Wanderhome Review

There are certain things one takes for granted in a role-playing game. I’m not talking about anything as concrete as attributes or skills or levels, I’m talking about exogenous conflict, which is so omnipresent in traditional RPGs (and most non-traditional RPGs as well) that it’s invisible. Well of course there are monsters to fight. Well of course you need to define a ‘need’ in Fiasco. Well of course there’s scarcity in your apocalypse. Like many people I took this for granted until I saw a game that completely stepped away from it. No, the war is over, no one fights. No, people are inherently good, there are no monsters. No, you will have hospitality in every place you visit. When I first read Wanderhome, this twisted my mind a little. How does one play a game with so little conflict? And then I created a character. And then I immediately got it.

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Traveller: Drinaxian Companion Review

I’ve previously written about the The Pirates of Drinax, and I believe that it’s for good reason. It is one of my favorite published campaigns, and I would argue that it is the best I have ever seen in terms of being a true sandbox. It begins with a promise that the players are being brought in to take a miniscule star nation operating between two behemoths, and to make it an Empire in its own right and not only is it possible, it offers a chance to have the players take an active stance in the government that is formed. The campaign is not only flexible enough that it offers the ideas that players might want to spurn their patron and carve out a kingdom of their own, but it actively sets rules for how to go about it. There is a story seed for virtually every planet, for which there are multiple populating each of dozens of subsectors. You could likely make an entire campaign about dealing with the Pirate Lords of Theev, a group of politically insulated pirates that operate out of a planet is a surprisingly open secret. All of this is on top of a ten module progression of the campaign as players take a single ship and try to form a pirate flotilla.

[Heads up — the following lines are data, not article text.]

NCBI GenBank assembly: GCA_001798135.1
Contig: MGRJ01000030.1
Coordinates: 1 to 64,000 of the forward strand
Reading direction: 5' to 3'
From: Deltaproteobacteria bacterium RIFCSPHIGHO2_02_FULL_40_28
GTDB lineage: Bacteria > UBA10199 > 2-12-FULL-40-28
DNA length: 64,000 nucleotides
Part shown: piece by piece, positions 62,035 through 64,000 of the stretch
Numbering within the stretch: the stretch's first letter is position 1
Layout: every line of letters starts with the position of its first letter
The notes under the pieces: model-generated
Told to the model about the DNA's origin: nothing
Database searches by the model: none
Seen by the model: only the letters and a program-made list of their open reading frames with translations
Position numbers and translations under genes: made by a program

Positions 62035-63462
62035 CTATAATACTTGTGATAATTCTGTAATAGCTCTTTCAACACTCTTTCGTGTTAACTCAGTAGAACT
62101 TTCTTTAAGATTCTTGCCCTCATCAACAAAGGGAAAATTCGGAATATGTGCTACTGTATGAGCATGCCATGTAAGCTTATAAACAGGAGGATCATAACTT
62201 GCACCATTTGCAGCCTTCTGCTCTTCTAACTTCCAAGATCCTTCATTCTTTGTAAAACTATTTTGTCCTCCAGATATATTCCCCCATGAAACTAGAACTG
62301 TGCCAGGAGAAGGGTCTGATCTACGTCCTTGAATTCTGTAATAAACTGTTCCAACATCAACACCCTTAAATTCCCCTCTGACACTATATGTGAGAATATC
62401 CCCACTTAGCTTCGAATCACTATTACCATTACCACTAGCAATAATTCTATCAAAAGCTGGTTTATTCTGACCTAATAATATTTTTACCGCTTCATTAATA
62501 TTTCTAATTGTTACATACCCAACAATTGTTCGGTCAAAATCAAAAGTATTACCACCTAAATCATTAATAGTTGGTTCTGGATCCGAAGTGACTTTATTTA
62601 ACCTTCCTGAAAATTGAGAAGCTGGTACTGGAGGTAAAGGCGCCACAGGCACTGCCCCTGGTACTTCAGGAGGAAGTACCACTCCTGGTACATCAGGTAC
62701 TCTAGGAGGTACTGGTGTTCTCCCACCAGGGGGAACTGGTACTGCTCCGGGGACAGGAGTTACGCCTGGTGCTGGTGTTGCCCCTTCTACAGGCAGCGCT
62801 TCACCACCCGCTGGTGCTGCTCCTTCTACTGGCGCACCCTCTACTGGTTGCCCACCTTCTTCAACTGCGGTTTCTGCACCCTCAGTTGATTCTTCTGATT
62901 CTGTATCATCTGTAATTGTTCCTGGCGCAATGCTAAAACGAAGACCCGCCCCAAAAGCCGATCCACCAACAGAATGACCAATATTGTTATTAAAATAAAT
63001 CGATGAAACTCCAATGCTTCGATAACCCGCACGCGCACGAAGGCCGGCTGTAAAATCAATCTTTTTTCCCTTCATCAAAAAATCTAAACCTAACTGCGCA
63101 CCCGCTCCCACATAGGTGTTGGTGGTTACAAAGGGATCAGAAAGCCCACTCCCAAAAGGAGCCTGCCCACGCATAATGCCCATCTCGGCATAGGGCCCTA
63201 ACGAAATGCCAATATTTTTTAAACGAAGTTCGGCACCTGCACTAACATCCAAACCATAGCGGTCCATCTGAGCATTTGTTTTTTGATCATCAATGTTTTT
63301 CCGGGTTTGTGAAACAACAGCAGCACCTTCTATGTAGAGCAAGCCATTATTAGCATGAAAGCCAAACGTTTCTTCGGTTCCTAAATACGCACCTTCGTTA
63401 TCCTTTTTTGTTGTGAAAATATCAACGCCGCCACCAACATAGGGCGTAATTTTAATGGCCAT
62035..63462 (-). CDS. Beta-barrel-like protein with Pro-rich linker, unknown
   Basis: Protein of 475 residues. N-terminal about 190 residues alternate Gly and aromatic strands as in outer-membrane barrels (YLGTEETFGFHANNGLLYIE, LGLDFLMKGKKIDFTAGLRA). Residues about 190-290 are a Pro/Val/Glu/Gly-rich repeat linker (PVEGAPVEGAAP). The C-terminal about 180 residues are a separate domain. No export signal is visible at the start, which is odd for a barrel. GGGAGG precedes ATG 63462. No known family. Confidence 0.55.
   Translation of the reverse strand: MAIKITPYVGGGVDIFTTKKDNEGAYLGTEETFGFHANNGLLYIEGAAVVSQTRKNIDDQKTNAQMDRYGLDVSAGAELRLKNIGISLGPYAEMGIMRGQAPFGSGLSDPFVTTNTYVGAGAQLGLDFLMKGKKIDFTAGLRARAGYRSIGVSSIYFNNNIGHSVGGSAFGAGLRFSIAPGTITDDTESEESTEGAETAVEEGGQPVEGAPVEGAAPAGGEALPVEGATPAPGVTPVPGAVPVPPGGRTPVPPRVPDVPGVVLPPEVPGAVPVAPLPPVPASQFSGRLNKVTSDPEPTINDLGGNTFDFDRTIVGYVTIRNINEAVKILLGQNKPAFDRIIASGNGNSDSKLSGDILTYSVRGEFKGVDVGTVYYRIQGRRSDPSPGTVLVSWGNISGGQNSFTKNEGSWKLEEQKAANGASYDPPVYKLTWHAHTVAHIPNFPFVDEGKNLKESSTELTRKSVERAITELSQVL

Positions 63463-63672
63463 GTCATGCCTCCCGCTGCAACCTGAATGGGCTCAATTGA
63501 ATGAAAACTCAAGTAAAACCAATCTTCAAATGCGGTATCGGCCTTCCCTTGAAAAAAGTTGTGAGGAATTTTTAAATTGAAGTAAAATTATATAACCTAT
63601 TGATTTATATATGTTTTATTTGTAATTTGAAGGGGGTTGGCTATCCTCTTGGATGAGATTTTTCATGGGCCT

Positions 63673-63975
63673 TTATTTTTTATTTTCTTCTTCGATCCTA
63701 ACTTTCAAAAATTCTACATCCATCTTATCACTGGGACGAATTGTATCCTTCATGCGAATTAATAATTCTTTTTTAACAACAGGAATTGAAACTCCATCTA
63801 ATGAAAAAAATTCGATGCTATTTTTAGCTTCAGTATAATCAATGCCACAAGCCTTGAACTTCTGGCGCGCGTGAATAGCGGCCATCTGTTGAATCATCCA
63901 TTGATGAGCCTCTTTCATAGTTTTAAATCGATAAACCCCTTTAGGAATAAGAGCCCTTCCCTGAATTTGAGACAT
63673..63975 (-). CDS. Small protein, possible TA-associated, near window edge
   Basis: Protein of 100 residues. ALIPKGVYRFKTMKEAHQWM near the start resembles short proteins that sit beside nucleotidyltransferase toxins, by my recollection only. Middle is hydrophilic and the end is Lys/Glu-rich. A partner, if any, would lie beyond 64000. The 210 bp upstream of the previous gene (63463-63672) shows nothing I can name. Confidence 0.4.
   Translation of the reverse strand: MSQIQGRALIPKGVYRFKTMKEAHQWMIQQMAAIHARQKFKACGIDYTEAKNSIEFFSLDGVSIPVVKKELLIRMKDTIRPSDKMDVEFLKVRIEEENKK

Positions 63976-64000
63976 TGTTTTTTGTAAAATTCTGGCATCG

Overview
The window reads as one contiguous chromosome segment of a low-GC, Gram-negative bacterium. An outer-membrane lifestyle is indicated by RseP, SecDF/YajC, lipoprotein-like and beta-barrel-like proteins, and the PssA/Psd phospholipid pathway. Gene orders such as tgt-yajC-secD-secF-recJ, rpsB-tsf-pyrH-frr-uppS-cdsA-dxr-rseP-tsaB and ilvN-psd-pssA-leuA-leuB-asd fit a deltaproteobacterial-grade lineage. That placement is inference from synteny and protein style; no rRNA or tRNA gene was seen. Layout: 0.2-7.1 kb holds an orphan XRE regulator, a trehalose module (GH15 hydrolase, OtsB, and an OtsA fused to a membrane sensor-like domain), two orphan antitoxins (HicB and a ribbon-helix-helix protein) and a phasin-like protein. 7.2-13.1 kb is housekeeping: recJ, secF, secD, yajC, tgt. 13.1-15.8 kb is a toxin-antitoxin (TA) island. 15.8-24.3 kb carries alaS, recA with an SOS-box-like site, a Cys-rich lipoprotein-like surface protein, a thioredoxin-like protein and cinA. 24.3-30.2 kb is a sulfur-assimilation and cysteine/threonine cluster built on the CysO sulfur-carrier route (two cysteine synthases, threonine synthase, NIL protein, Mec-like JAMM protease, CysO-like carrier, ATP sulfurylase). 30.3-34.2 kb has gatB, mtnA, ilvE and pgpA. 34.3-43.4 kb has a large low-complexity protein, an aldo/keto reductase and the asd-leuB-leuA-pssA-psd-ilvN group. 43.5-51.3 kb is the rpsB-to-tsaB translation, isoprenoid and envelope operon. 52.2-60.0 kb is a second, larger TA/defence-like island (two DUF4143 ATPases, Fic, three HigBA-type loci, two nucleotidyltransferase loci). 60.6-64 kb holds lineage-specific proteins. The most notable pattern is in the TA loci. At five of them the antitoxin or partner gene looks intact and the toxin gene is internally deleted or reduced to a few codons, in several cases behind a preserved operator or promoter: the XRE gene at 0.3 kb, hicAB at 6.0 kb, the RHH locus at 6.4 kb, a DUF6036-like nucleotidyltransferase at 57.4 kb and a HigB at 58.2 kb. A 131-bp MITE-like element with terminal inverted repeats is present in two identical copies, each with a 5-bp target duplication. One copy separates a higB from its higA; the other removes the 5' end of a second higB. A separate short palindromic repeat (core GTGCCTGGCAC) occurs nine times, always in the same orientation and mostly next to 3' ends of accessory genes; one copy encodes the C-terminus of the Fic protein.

And as much as I love it, I do not think I will ever run another session using the rules as written. So, it was with a bit of hesitation that I picked up the Drinaxian Companion. Yet, as a result, I have found my interest rekindled.

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Weekend Update: 4/17/21

Welcome to the Cannibal Halfling Weekend Update! Start your weekend with a chunk of RPG news from the past week. We have the week’s top sellers, industry news stories, and discussions from elsewhere online.

DriveThruRPG Top Sellers for 4/17/2021

  1. Dune – Adventures in the Imperium Core Rulebook
  2. Worlds Without Number
  3. Warhammer Age of Sigmar Soulbound: Bestiary
  4. Cyberpunk Red
  5. Sentinel Comics Core Rulebook

Top News Stories